The discussions, which attracted a standing-room only audience, were triggered by recent alleged abuses to net neutrality—the idea that Internet providers should not be able to block consumers’ access to Internet resources.
“The Internet is as much mine and yours as it is AT&T; and Comcast’s,” said Representative Edward J. Markey, a Democrat from Malden, Mass. who recently introduced a bill in the House to preserve net neutrality.
Commissioners said that these recent allegations may violate citizens’ fundamental right to freedom of communication.
“It’s not just an issue among companies, but it’s affecting the community as well,” said FCC chairman Kevin J. Martin, who graduated from the Law School in 1993.
Speakers discussed how the FCC should interpret the commission’s 2005 policy statement, which protects consumers’ rights to access Internet content, run applications, and connect legal devices of their choice, as well as to choose among network and application providers.
“Our job is to decide where to draw the line between discrimination and reasonable network management,” said FCC Commissioner Michael J. Copps.
Recently, broadband provider Comcast—the U.S.’s largest cable company—came under fire for allegedly stalling uploads with peer-to-peer file sharing applications such as BitTorrent.
“The reason we are here today is because of allegations that some companies are violating these principals [of net neutrality],” Martin said. “We don’t take these allegations lightly.”
Commissioners said they believed that additional guidelines are necessary to clarify what constitutes reasonable network practices.
“The time has come for a specific, enforceable, non-discrimination principle by the FCC,” Copps said.
The Berkman Center for Internet and Society at the Law School is one of the sponsors of a petition that encourages the FCC to take a strong stance against Internet providers that discriminate by content.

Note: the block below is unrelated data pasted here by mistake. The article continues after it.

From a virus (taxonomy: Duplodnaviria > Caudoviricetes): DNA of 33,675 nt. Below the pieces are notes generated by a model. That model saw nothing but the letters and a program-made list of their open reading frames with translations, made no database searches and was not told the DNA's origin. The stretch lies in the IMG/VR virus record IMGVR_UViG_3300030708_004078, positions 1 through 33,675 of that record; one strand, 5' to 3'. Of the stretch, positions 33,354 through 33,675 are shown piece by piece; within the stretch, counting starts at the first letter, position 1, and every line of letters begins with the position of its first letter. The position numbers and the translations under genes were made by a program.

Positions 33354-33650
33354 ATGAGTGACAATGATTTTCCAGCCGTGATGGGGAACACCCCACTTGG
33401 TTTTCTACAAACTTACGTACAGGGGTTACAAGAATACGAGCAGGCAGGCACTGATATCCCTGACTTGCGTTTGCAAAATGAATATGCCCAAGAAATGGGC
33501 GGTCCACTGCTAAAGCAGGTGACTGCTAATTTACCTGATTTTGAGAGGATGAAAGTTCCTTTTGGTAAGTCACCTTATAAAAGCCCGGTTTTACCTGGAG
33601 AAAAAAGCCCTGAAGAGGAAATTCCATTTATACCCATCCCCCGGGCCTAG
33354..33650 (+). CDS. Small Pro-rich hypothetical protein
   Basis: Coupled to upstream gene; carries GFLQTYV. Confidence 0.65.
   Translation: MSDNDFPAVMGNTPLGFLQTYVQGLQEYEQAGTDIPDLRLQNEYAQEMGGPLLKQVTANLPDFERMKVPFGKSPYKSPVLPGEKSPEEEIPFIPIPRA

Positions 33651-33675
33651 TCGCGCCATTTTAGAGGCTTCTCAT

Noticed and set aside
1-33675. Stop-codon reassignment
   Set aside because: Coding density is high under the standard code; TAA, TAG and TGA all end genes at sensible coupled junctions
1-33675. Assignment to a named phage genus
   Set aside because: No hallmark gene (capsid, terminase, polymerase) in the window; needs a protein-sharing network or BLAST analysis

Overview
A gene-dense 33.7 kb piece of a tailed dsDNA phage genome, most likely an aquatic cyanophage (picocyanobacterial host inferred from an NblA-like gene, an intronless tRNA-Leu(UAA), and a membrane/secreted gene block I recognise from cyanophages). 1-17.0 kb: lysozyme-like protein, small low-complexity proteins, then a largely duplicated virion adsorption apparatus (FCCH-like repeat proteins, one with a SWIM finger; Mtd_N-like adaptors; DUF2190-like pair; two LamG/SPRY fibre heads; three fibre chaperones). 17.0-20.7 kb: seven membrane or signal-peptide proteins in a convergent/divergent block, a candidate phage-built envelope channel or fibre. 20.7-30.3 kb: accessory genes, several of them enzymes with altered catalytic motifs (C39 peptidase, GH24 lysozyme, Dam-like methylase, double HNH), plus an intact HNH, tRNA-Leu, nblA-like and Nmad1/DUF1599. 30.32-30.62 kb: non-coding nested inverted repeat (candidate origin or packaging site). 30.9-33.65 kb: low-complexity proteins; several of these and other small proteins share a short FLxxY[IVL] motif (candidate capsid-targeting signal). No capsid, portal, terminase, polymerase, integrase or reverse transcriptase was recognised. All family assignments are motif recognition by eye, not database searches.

“Comcast and its spokespersons suggested that its practice of degrading an application’s performance—using technology similar to censorship systems to the Chinese government—somehow constitutes ‘reasonable network management,’” the authors of the petition wrote. “The FCC must act now to resolve this controversy. Specifically, the FCC must act now to clarify that intentionally degrading an application or class of applications is not ‘reasonable network management’ under the FCC Policy Statement.”
Commissioners made light-hearted comments about the Cambridge location, and seemed glad to be holding a hearing outside of the Beltway.
“I think it’s important we get out of Washington,” FCC Commissioner Jonathan S. Adelstein said.
But not everyone welcomed the FCC. A number of people gathered outside of the hearing in protest, condemning what they felt was the FCC’s discrimination against minority media ownership.
Members of the Harvard Black Law Students Association, the Boston branch of the NAACP, and the National Black Chamber of Commerce held a press conference outside the building, beneath a bright yellow banner reading “Stop the FCC’s War on Diversity.”
“We’re deeply concerned about any policy that can decrease minority involvement in the media,” said Kelley D. Coleman, president of the Harvard Black Law Students Association.
Members of the Boston-based Project: Think Different bore colorfully-decorated signs with slogans like “FCC, where is the public in your public interest?” and stood outside the building protesting the lack of accessibility of the FCC’s hearings.
But even the event’s protesters agreed that the discussion going on inside the building was significant.
“I think net neutrality is a no-brainer,” said Cara Lisa Powers, one of the protestors. “It needs to be protected.”
—Staff writer Lauren Kiel can be reached at email@example.com.
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